Monday, November 21, 2016

Judge for Yourself

Data analytics are a rapidly-growing feature in legal research services. From the intellectual property predictive analysis in Lex Machina (now owned by LexisNexis) to the recently-unveiled Bloomberg Law Litigation Analytics, many legal research services are offering their users charts, tables, and other information about the connections between court opinions and orders, lawyers, judges, and companies.

Judges are a particularly interesting use case. Most research services provide a basic biographical profile of current judges, along with links to their full-text opinions and orders. However, some research services provide a bit more analysis and examination of individual judges.

The Judge Analytics module of  Ravel Law, featured in Forbes earlier this year, is one example of the possibilities. Duke Law students, faculty, and staff may request an Educational Account. Judge Analytics' coverage includes current and historical federal judges, as well as current state appellate court judges. Type a judge's name into the main Ravel search box and select their name from the "Judges" auto-suggest in order to view a dashboard. The "Opinions" tab provides quick access to the judge’s authored opinions. The "Analytics" tab includes lists of their most-cited opinions, judges, and courts. The "About" tab links to biographical information and available news articles.

Westlaw Profiler and Lexis Advance Litigation Profile Suite both include basic biographical information for state and federal judges, as well as links to opinions, court filings, and secondary sources, such as news. Westlaw and Lexis also include selected charts and tables, where available, of topics like ruling history and judicial reversal rates.

Bloomberg Law's Litigation Analytics module is currently limited to U.S. District Court judges, but includes profiles and analysis of opinions and orders, such as frequently-cited opinions, motion and appeal outcomes, and average length of case.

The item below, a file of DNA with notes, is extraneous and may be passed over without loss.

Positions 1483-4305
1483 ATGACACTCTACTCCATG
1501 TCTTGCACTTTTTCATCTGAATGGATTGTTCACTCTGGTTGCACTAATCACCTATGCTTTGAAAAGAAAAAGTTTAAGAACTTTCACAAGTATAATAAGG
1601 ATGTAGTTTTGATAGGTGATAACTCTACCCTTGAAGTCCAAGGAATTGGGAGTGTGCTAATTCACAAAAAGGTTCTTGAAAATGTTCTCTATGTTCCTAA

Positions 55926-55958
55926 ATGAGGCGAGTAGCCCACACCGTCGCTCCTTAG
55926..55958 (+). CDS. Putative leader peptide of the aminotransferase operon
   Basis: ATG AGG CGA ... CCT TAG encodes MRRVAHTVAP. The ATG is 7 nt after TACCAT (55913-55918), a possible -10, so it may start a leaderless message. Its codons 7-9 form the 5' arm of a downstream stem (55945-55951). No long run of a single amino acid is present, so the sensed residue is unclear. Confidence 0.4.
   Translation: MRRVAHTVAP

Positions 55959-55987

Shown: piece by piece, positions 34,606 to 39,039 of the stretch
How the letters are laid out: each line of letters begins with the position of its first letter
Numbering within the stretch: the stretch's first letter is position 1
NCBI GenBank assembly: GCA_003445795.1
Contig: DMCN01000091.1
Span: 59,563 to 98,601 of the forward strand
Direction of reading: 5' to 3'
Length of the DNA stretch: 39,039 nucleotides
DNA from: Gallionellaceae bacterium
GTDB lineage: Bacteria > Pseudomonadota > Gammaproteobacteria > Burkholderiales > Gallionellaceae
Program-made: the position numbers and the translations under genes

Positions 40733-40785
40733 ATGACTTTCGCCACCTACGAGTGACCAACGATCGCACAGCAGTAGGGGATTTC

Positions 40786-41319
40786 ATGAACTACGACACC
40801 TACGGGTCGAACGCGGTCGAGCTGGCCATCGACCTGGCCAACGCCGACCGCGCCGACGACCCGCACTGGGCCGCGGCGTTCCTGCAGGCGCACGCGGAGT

For more sources of information about judges, including access for the always-illuminating anonymous lawyer survey comments in the Almanac of the Federal Judiciary, visit the Goodson Law Library research guide to Directories of Courts and Judges or Ask a Librarian.

Tuesday, November 15, 2016

Indecent Exposure

This weekend's episode of Saturday Night Live sounded a little different to viewers in the Raleigh-Durham market served by NBC affiliate WRAL-TV. Host Dave Chappelle's monologue featured several ten-second audio drops, omitting entire sentences and joke punchlines. The periodic audio interruptions continued into several SNL sketches. (Twitter user Nathania Johnson compared her local DVR recording to video clips from the national broadcast on Hulu. The WRAL interruptions are described in detail at her Medium post, 10 times NBC affiliate WRAL censored Dave Chappelle-hosted SNL last night.)

Raleigh's News & Observer confirmed that the local network affiliate had elected to provide additional local censorship of language, even though several pre-taped sketches already featured bleeping from the national broadcast feed. In an official statement released on Sunday, WRAL said,
"WRAL-TV has a station obscenity, decency and profanity policy that outlines 10 specific words that will not be broadcast on our air. This policy is based on our own standards in combination with FCC guidelines. Our broadcast operators have a 10-second delay button they can choose to use. During Saturday Night Live on NBC, guest host Dave Chappell [sic] used 2 of those words on 9 different occasions and they were silenced. Obviously, SNL is a live show so we had no prior indication about what would be said during the broadcast. We understand this caused disruption during the program. We wanted our audience to know this was a station decision, not the network's, and why we made that choice."